There is increasing evidence that genome-wide association (GWA) studies represent a powerful approach to the identification of genes involved in common human diseases. We describe a joint GWA study (using the Affymetrix GeneChip 500K Mapping Array Set) undertaken in the British population, which has examined approximately 2,000 individuals for each of 7 major diseases and a shared set of approximately 3,000 controls. Case-control comparisons identified 24 independent association signals at P < 5 x 10(-7): 1 in bipolar disorder, 1 in coronary artery disease, 9 in Crohn's disease, 3 in rheumatoid arthritis, 7 in type 1 diabetes and 3 in type 2 diabetes. On the basis of prior findings and replication studies thus-far completed, almost all of these signals reflect genuine susceptibility effects. We observed association at many previously identified loci, and found compelling evidence that some loci confer risk for more than one of the diseases studied. Across all diseases, we identified a large number of further signals (including 58 loci with single-point P values between 10(-5) and 5 x 10(-7)) likely to yield additional susceptibility loci. The importance of appropriately large samples was confirmed by the modest effect sizes observed at most loci identified. This study thus represents a thorough validation of the GWA approach. It has also demonstrated that careful use of a shared control group represents a safe and effective approach to GWA analyses of multiple disease phenotypes; has generated a genome-wide genotype database for future studies of common diseases in the British population; and shown that, provided individuals with non-European ancestry are excluded, the extent of population stratification in the British population is generally modest. Our findings offer new avenues for exploring the pathophysiology of these important disorders. We anticipate that our data, results and software, which will be widely available to other investigators, will provide a powerful resource for human genetics research. Hide abstract
The molecular mechanisms involved in the development of type 2 diabetes are poorly understood. Starting from genome-wide genotype data for 1924 diabetic cases and 2938 population controls generated by the Wellcome Trust Case Control Consortium, we set out to detect replicated diabetes association signals through analysis of 3757 additional cases and 5346 controls and by integration of our findings with equivalent data from other international consortia. We detected diabetes susceptibility loci in and around the genes CDKAL1, CDKN2A/CDKN2B, and IGF2BP2 and confirmed the recently described associations at HHEX/IDE and SLC30A8. Our findings provide insight into the genetic architecture of type 2 diabetes, emphasizing the contribution of multiple variants of modest effect. The regions identified underscore the importance of pathways influencing pancreatic beta cell development and function in the etiology of type 2 diabetes. Hide abstract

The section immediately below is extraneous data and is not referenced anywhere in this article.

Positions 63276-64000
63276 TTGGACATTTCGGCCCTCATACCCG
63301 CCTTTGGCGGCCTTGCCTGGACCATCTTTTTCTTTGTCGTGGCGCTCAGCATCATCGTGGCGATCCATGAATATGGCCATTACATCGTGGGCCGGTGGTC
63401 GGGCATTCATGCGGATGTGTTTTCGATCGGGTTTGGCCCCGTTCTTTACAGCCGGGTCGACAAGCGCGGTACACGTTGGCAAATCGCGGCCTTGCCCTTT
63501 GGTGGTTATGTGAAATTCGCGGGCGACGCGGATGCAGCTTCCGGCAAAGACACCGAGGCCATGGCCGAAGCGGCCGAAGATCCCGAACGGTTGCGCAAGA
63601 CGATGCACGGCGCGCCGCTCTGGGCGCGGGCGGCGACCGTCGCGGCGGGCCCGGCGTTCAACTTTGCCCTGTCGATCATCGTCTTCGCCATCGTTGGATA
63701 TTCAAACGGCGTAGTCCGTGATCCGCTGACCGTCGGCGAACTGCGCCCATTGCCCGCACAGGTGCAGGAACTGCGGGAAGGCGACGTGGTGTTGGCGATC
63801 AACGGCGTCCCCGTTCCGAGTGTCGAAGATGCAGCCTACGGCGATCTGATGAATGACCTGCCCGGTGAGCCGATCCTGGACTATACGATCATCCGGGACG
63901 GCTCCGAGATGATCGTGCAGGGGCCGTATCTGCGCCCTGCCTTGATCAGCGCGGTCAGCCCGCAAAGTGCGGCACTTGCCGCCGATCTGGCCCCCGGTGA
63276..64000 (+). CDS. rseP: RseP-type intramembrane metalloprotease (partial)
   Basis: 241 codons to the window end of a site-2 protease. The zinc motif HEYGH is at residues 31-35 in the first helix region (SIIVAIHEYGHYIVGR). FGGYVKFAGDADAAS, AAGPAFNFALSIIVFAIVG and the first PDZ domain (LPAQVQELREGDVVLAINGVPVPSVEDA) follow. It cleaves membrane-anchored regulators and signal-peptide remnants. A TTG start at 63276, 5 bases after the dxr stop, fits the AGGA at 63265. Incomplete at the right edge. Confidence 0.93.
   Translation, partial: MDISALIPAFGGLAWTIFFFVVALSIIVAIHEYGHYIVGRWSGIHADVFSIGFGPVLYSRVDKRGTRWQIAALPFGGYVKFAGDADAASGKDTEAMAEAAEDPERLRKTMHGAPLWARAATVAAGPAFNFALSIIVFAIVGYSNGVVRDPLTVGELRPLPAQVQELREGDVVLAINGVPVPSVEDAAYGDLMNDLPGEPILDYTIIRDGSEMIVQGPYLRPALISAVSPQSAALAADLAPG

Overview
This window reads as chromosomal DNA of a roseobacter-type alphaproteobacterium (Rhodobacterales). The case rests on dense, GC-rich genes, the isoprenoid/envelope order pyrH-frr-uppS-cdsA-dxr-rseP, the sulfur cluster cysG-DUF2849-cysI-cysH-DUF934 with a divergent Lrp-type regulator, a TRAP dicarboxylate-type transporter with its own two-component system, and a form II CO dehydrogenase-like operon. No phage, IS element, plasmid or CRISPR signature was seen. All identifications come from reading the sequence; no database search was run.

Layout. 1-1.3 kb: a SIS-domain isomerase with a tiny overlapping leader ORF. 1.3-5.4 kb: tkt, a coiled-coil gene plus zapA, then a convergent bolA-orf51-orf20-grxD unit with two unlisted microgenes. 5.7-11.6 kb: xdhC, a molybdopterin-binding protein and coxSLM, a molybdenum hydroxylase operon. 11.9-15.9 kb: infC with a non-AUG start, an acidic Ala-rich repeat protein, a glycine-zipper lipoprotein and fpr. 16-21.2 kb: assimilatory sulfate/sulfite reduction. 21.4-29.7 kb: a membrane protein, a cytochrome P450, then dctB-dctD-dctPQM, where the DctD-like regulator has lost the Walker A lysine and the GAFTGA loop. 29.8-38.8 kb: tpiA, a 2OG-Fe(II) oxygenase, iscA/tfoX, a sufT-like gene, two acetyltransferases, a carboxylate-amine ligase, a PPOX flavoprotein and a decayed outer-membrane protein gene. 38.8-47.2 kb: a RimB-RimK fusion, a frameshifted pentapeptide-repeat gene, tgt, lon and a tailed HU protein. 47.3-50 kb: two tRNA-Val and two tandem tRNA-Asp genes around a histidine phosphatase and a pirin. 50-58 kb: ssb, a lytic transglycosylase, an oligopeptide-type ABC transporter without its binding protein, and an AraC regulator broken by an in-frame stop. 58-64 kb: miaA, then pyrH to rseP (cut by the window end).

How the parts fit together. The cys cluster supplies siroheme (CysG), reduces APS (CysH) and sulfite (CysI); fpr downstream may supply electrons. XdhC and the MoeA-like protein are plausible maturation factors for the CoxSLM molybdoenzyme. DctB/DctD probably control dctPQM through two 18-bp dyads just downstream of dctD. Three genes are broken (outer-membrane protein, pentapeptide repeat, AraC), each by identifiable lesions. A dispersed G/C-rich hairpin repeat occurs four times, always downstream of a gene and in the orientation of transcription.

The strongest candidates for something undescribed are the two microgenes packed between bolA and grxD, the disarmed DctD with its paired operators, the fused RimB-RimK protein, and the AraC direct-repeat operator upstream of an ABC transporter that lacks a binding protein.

Obesity is a serious international health problem that increases the risk of several common diseases. The genetic factors predisposing to obesity are poorly understood. A genome-wide search for type 2 diabetes-susceptibility genes identified a common variant in the FTO (fat mass and obesity associated) gene that predisposes to diabetes through an effect on body mass index (BMI). An additive association of the variant with BMI was replicated in 13 cohorts with 38,759 participants. The 16% of adults who are homozygous for the risk allele weighed about 3 kilograms more and had 1.67-fold increased odds of obesity when compared with those not inheriting a risk allele. This association was observed from age 7 years upward and reflects a specific increase in fat mass. Hide abstract
Defining novel biomarkers and therapeutic targets for type 2 diabetes and obesity through genetic analysis in large-scale human data sets.
Background: T2D and obesity are major contributors to ill health globally. There is a critical need for novel preventative and therapeutic strategies against these diseases supported by robust stratification of individual risk and disease subtype. Progress to date has been hampered by poor understanding of the mechanisms responsible for disease development and progression. Human genetics provides a powerful means to highlight pathways of relevance to human disease, and there has been a spectacul ...
Finding pathways central to the pathogenesis of T2D through the integration of genetic and genomic data.
Background:Novel therapeutic strategies need to be informed by a more complete understanding of the molecular and physiological basis of type 2 diabetes, designed to deliver validated interventional targets and biomarkers that can be used to define disease risk, progression, and subtype. We are using human genetics to deliver this understanding, and, working as part of large global consortia have interrogated several large genetic resources (~800,000 samples with GWAS and exome array data; ~40,0 ...
Genome Editing – manipulation of stem cells by CRISPR nucleases
Site specific modification of the genome represents a powerful tool to investigate the functional consequences of DNA sequence mutation and variation. Techniques, which enable specific nucleotides to be precisely modified, facilitate the generation of disease models harbouring pathogenic human mutations. These models can be used to explore the biological underlying the disease process and may also serve as a resource for therapeutic approaches. Genome Wide Association Studies (GWAS) and reseque ...